I spent the summer just trying to stay busy. Work was slow. Summer can be slow at times, but I was also not doing a lot to get more work. I was still feeling overwhelmed very easily and I was having a lot of trouble focusing and getting things done. I had days at a time that I would cry at very random times for what seemed like no reason. I went to a concert and had an anxiety attack that hit as soon as the crowd started yelling all around me. It lasted for the entire concert and I ended up in a bathroom stall crying at one point. But, I stayed. It was hard and exhausting (physically and mentally), but I stayed. I refuse to let this experience ruin the things I love. I even went to another concert a few weeks later that was easier. I was more prepared for when the anxiety would hit (the roar of the crowd combined with having only one person there who understood and knew what I have been going through) and was surrounded by people I trusted and who are supportive. I had some anxiety, but actually enjoyed the concert, never had to leave my seat, and stayed until the end.
I actually look at this event as having some positive points. Every Spring, I say that i'm going to take time to really enjoy summer. I say I'm going to take a lot of days off and actually go to the beach, go away, and just have fun. It doesn't happen nearly as much as i'd like. But, this year, it did. I went to the beach at least 10 times which is way more than I would have. I went away for a few weekends, I spent time walking around our great city and enjoying what it has to offer. There's something about a life changing event that reminds you that as much as you think you're living life to the fullest, there's more you can do. In general, I travel overseas and in the U.S., I enjoy time with friends and family, and I stay connected in the community. However, I still do let work take over and responsibilities consume me at times. I always try to stay balanced, but it doesn't always happen. If anything, the marathon has reminded me how crucial that balance is. It's also reminded me how short life is, how important enjoying life is, and how a lot of things just don't matter in the long run. We can have as many "things" and go on as many trips as we want, but if we do not have close relationships, enjoy the little things around us, and love, what's the point? Love is important in every aspect of life. Love what you do to enjoy life, love the people in your life (and remove those who are toxic), and love your work.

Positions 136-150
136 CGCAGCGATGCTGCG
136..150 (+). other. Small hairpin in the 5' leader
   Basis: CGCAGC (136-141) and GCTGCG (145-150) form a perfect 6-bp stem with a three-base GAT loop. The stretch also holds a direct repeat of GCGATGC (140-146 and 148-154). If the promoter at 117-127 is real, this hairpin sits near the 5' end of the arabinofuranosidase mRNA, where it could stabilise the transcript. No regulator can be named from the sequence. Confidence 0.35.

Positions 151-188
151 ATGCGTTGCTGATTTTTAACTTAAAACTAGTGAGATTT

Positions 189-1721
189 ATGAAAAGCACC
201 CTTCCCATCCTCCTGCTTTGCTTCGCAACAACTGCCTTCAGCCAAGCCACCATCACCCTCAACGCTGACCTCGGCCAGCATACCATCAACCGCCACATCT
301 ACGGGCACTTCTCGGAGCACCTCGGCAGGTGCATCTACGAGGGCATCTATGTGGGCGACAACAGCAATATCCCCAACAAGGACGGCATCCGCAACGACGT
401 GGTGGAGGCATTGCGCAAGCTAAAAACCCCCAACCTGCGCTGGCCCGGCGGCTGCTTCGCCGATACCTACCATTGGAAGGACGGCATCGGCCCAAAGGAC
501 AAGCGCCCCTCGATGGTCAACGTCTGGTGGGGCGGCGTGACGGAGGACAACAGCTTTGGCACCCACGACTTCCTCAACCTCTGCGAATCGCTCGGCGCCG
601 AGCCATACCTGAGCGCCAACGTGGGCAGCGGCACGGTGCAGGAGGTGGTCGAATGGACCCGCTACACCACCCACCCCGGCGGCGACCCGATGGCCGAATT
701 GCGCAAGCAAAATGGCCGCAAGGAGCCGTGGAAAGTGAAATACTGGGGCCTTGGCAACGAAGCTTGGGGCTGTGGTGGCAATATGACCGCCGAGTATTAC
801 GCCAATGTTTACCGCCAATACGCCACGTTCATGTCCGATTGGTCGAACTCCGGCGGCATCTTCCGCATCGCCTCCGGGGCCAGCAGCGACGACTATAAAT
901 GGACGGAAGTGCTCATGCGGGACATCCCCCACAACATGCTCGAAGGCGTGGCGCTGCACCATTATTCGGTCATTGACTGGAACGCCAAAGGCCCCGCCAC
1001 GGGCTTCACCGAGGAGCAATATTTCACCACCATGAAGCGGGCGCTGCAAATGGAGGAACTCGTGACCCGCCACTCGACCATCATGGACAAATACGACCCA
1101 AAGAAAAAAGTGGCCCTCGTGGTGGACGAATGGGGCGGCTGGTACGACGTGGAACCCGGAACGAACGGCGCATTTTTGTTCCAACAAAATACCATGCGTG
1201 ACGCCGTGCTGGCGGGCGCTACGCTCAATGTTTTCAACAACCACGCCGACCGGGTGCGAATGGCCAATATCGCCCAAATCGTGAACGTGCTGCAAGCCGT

This new feeling started to happen throughout the summer. There were little things that started to bother me. Usually, I don’t get offended by what others say. I know that when people say things, that its’ a reflection on how they feel and not me. Similarly, when people have said certain things in the past when I did all of my fabulous traveling or other fun adventures, it never bothered me. I have gotten a lot of “wow, it must be nice to be you” and “What a life you lead, must be nice.” My response is usually “Yes, I do have a nice life. I make it this way.” or “It IS nice to be me.” I figure people who have to say things like that are upset they aren’t out doing things I’m doing , so it doesn’t phase me. I just acknowledge that I do love my life. But, the past few months has been more difficult when it comes to things people say. I went away for literally 24 hours one weekend to sit on the beach and spend time with friends. I got a few of those comments like above and it frustrated me. It frustrated me because these people had no idea that the reason I went away was because I had spent days crying and having anxiety attacks and going away was a way for me to break that and feel better than I had in a week.
So, that “It’s nice to be you” phrase changed. These people wouldn’t want to be me for the past 5 months. They would absolutely not have wanted to be me or anyone else who was there that day and I wouldn’t wish it on ANYONE. It will be nice to just be me again, but at times, it's still hard. I have refused since the beginning to let this define me or consume me. Unfortunately, I don’t always have complete control over that, though it gets easier to control over time. I can go have a great time with friends and I am still myself, just a modified version for a while. Some days, I can’t just smile all day like I used to. Some days, I feel overwhelmed by it all and can’t have small talk conversations. I have really narrowed the number of people I really spend time with and talk to.
I’ve started to recognize many things, not only about myself but about others. I know who is there for me, whether that is to talk, to just have fun with and not pressure me. I do have amazing friends and some amazing family and they don’t put pressure on me to be better. In fact, they constantly remind me that this was a big deal and I need to be a lot more patient with myself. This is helpful because they get it. They may not be able to really understand PTSD or what I experienced that day, but they know it can’t be easy and they are openly allowing me to take the proper time to heal while still seeing I’m going to come out of this like myself again. I’ve also come to establish closer relationships with some people who have been some of the best people to talk to when I need it. They are people who were acquaintances who have become friends. They listen without giving me answers/advice because they know they don’t have the answers and I know they don’t either. I don’t expect them to give advice on working through it, even though some of them give some great advice that has been helpful. That is what I go to a marathon support group for. That is where I find people who 100% know what's been happening. That is where I find that people are struggling the same as or more than I am. I am hoping to share some of their stories and we are working on bringing more awareness to this. More about that in my next post!
Thank you for reading!